One mother's story on hearing of her sons tragic death in Thailand, and the journey to bring home his baby son. ENTRY 1

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Josh's Story
I was wakened by the most awful news a mother could possibly hear. It was a long day the day before, and I was looking forward to sleeping in. "Honey, wake up I have some terrible, terrible news. Josh is dead. Oh my God Josh is dead." It took me seconds to wrap my brain around what my husband, Rick, was telling me. I threw myself out of bed screaming, "Nonononononooooo. This cannot be." My daughter, Mia, was on the other end of the phone that Rick was holding sobbing hysterically. "How?" I wailed, how could this be? I ran to the computer and turned to Facebook, where friends of his in Thailand had posted the terrible news that indeed Josh Ezell was killed in a motor bike accident in Phuket, Thailand on the morning of Feb. 28, 2014. He was run off the road by a tour bus and killed instantly. He was on the way to the market to buy diapers and milk for his baby son Christian, who was 4 months old.
In the hours that followed, Mia, Nat, her fiancé, and I booked a trip to Phuket, leaving as soon as was humanly possible. I wandered around the house heaving in grief; Rick unable to comfort me or offer any support other than gluing himself to my side. I was inconsolable. Phuket was a million miles away and all I had were the messages from his friends and followers in this country and in Southeast Asia where he had made a name for himself as one of the pioneers of bringing house music to clubs and resorts in Asia and beyond. I had no idea and yet I was comforted by the many words of shock and sympathy that his death had generated. At one point I found myself in the car with Rick and our dog. To this day I have no idea where we were going or why I was in the car, except that we passed a tattoo parlor and I yelled to Rick to stop! I was getting a tattoo of Josh on my arm. Now! Right now! It took forever for the guy to get me situated and for him to start. He asked me nothing as to why I was getting JOSHUA tattooed on my right arm in black script so I told him my son died that morning. "Oh, sorry to hear that", was all he said. It was a not particularly well done tattoo; the ink a little too black, the writing a little too thick, but it was there on my arm and gave me some comfort, just looking at I
The next 2 days were filled with passports, packing, Josh's birth certificate, all things we needed to arrange for his death and funeral arrangements. Most of this was done by Mia and Nat. And then it was time to leave. To come to the country Josh called home for 15 years, to meet the child he fathered and to bury my baby who was just 42 years old.
Joshua Christian Ezell was born Dec. 21 1971, in Ojai, California. His dad Norman Ezell and I had been married for almost 2 years and I had been unable to conceive. So Norman and I went to a fertility specialist in Santa Barbara who ran some tests. In the meantime Norman and I adopted a small black puppy we named Mofo. Mofo died of puppy distemper the day I learned I was pregnant with my son.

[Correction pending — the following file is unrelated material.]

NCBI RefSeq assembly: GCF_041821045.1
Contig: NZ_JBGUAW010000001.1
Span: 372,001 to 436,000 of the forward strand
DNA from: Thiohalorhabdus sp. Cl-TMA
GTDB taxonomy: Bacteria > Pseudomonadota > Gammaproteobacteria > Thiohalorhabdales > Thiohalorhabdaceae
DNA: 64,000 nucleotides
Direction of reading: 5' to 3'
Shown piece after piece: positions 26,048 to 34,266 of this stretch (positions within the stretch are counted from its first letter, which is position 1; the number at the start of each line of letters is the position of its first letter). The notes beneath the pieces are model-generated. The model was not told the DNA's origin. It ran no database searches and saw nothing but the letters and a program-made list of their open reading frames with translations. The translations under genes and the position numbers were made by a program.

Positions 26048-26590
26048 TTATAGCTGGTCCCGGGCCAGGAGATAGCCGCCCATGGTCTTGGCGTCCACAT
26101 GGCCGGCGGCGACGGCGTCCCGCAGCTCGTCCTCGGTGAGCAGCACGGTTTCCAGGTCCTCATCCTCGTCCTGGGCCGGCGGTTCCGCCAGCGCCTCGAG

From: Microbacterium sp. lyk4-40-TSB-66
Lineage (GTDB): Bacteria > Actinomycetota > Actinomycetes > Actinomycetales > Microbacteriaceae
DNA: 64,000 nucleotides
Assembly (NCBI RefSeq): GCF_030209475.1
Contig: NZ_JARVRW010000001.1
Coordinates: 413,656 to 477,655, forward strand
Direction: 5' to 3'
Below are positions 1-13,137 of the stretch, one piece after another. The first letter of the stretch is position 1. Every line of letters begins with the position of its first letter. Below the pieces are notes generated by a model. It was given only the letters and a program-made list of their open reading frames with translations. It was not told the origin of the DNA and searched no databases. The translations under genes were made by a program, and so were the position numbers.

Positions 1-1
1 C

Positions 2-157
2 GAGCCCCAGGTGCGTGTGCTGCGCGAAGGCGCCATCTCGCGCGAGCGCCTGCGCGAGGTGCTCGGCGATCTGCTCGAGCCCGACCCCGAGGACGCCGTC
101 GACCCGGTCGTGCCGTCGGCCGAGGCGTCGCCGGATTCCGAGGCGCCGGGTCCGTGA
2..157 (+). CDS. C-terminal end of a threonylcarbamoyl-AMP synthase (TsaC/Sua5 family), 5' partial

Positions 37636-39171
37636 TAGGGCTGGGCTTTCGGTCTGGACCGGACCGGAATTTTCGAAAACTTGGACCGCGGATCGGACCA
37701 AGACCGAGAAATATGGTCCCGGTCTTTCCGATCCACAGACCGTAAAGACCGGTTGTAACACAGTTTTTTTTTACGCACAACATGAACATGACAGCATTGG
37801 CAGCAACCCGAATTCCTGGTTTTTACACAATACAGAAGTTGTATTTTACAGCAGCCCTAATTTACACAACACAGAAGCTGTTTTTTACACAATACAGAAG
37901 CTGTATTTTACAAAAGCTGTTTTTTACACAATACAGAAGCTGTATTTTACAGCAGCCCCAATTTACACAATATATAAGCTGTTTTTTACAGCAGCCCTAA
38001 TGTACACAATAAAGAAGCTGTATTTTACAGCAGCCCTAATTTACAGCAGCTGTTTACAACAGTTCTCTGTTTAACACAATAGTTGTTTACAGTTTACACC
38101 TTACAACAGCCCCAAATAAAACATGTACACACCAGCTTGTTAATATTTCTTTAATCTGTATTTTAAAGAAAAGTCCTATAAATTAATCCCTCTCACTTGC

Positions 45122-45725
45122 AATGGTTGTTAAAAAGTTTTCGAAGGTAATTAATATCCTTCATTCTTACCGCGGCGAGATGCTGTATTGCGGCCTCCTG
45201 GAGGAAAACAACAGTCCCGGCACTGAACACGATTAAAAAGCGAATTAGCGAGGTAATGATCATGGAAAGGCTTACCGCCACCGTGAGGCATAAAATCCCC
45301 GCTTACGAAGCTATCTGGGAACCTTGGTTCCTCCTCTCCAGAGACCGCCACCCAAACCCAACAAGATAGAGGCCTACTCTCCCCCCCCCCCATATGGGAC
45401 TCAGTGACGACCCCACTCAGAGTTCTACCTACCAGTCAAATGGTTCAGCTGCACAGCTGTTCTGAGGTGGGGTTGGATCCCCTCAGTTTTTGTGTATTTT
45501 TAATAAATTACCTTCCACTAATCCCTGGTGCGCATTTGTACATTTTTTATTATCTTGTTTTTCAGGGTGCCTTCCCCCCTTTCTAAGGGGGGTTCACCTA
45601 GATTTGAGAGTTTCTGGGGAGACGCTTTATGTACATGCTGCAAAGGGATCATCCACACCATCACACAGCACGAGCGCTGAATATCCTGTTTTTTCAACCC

Josh was a colicky baby and cried a lot. His dad, who was a musician, would come home late from playing a gig, put the Joshua in the car and just drive the streets of Ojai, where we were living at the time, until the baby fell asleep. Christmas Day I passed him around the table to everybody to hold as if he were the mashed potatoes.
I adored this beautiful funny blond haired blue eyed little boy. In kindergarten he had to draw pictures of words beginning with B, so while most of the kids were drawing butterflies and bees, Joshua drew a butt, as perfect a round pink butt as a 5 year old could muster. He received an A from his teacher Mrs. Eldridge, who must have had a great sense of humor.
He was a wonderful older brother to his sister, Mia, who was born in Ojai in 1974, and he watched out for her as only a little big brother can. One day we were leaving the post office after picking up a gift from Josh's dad Norman, when a fire engine came screeching by, its siren blaring loudly. Joshua all of 4 years old clapped his hands over his sisters ears to shield her from the noise. She followed him around in all things he did until he turned about eight years old, when he informed her, she couldn't play with him and his friend's anymore-she had to make her own friends. She came home to me sobbing. Josh excelled in all that he did, except for sports, he hated anything sports like and when I told him he had to pick a sport, he chose soccer. I came to see him play one day when he was 9 or 10, and while all the other little boys were running back and forth after the ball, Josh was standing center field with his arms outstretched, making airplane noises and running in small circles. No more soccer. It wasn't until he was in high school that I had to read in a newspaper that Josh held the county record in the shot put! "Why didn't you tell me?" I cried. "I don't know", he said "it wasn't a big deal...." He was never big on tooting his horn. It wasn't until after his death that I found out in his field of music and deejaying he was a very big deal.

To Be Continued...